To determine whether there is a differential level of nVDR binding to nuclear DNA in the ras-transfected cells compared to control cells, we performed the electrophoretic mobility shift assay in both cell lines. Results showed that the nVDR binds the nuclear DNA in the C3H10T1/2 cells treated with 1,25(OH)2D, but not in the rasneo11A cells (Fig. 4), suggesting that reduced binding of the nVDR to the VDRE in the rasneo11A cells may lead to inhibition of nVDR transcriptional activity.
24-Hydroxylase is the enzyme responsible for the conversion of 1,25(OH)2D to the inactive metabolites 1,25 (OH)2D3-26,23-lactone and calcitroic acid [31,32]. To ascertain whether conversion of 1,25(OH)2D to its inactive metabolites is responsible for the decreased activation of 1,25(OH)2D -mediated transcriptional activation in the ras cells, we utilized ketoconazole, an inhibitor of 24-hydroxylase. Treatment with ketoconazole did not cause a significant difference in the 1,25(OH)2D-induced nVDR activity of C3H10T1/2 [20.36±1.54 with 1,25(OH)2D vs. 18.61±0.82 with 1,25(OH)2D and ketoconazole] or rasneo11A cells [4.04±0.2 with 1,25(OH)2D vs. 4.01±0.20 with 1,25(OH)2D and ketoconazole]. This indicates that the differential 1,25(OH)2D activation of the nVDR in these cell lines is not mediated through conversion of 1,25(OH)2D to an inactive metabolite.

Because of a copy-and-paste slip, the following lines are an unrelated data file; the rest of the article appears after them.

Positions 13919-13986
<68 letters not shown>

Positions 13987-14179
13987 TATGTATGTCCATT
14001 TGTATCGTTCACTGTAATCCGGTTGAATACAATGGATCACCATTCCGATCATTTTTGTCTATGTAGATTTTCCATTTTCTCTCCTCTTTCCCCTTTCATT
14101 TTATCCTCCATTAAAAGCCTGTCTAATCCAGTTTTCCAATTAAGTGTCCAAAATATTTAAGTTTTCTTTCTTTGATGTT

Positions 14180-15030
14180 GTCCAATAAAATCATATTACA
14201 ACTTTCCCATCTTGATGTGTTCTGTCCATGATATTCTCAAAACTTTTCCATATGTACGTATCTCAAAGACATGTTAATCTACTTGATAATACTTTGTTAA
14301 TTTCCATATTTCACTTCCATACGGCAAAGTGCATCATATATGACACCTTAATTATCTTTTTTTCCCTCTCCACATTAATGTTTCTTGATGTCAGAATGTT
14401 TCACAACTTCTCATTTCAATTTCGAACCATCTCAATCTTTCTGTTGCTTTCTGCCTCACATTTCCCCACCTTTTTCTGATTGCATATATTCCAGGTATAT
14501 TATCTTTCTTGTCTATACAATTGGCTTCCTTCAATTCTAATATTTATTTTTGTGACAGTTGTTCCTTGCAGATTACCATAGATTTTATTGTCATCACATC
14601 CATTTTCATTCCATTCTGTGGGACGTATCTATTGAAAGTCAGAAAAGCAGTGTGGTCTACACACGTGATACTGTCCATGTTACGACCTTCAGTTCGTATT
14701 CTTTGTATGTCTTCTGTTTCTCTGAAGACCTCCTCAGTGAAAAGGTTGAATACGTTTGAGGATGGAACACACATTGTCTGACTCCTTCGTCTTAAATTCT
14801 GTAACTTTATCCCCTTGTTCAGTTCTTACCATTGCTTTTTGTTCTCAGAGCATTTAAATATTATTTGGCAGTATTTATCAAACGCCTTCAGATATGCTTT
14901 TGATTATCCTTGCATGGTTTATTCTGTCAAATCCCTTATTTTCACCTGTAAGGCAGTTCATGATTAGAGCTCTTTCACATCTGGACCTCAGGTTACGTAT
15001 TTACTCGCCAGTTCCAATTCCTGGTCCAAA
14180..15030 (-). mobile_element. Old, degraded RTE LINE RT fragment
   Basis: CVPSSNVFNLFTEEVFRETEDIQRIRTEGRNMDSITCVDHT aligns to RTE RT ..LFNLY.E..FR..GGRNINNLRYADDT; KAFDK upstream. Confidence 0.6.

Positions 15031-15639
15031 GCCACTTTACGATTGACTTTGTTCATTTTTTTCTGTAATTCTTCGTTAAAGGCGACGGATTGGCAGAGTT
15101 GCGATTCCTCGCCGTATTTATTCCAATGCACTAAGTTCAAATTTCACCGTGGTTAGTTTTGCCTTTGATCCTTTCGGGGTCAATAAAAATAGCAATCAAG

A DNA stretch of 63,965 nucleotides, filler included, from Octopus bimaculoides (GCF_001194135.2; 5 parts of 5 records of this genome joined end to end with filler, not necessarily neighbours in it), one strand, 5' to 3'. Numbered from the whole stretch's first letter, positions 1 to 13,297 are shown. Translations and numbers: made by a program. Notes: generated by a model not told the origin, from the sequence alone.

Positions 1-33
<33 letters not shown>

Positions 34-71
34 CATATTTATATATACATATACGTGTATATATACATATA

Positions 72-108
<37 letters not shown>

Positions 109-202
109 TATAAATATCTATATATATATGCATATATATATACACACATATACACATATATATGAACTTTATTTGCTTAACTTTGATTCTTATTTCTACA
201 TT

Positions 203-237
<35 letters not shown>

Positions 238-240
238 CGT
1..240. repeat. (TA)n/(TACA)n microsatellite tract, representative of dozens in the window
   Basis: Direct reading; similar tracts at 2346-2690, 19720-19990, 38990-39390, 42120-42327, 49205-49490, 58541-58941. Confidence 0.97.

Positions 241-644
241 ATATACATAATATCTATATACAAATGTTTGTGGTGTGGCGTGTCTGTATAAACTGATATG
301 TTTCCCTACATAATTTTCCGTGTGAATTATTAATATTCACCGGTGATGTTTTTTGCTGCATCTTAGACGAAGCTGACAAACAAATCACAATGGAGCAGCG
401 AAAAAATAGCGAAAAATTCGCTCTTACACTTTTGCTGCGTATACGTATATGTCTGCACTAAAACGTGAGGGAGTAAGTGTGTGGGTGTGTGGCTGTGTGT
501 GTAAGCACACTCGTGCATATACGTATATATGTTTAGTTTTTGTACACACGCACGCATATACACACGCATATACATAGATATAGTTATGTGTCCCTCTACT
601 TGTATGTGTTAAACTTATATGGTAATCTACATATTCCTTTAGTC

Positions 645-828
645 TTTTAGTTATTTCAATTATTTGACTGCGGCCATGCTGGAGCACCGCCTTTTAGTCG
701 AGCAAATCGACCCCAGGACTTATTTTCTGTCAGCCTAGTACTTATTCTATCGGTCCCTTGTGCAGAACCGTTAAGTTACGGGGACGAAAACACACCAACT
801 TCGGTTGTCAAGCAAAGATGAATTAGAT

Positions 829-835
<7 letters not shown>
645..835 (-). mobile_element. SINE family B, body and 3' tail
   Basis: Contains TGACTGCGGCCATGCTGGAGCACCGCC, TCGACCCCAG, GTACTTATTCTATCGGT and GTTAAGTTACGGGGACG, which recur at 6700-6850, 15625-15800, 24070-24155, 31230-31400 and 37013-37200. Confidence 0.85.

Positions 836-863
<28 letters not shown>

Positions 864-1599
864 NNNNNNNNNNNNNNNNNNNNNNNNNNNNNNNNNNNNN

In addition, protein kinase C (PKC) is known to be rapidly activated by 1,25(OH)2D  and to regulate nVDR activity. Therefore, the role of PKC in 1,25(OH)2D-regulated nVDR activity was assessed. Inhibition of PKC with bisindoylmaleimide I in combination with treatment by 1,25(OH)2D resulted in a significant decrease in nVDR transcriptional activity in both C3H10T1/2 (P=.02) and rasneo11A cells (P<.05) (Fig. 5). Treatment of C3H10T1/2 cells with the PKC inhibitor Gö 6976 in combination with 1,25(OH)2D also resulted in a significant decrease in nVDR transcriptional activity (P=.03) (Fig. 5). These results suggest that PKC is required for the activity of the nVDR in both cell lines; however, its activation is not responsible for the differential transcriptional activity of the nVDR in C3H10T1/2 and rasneo11A cells.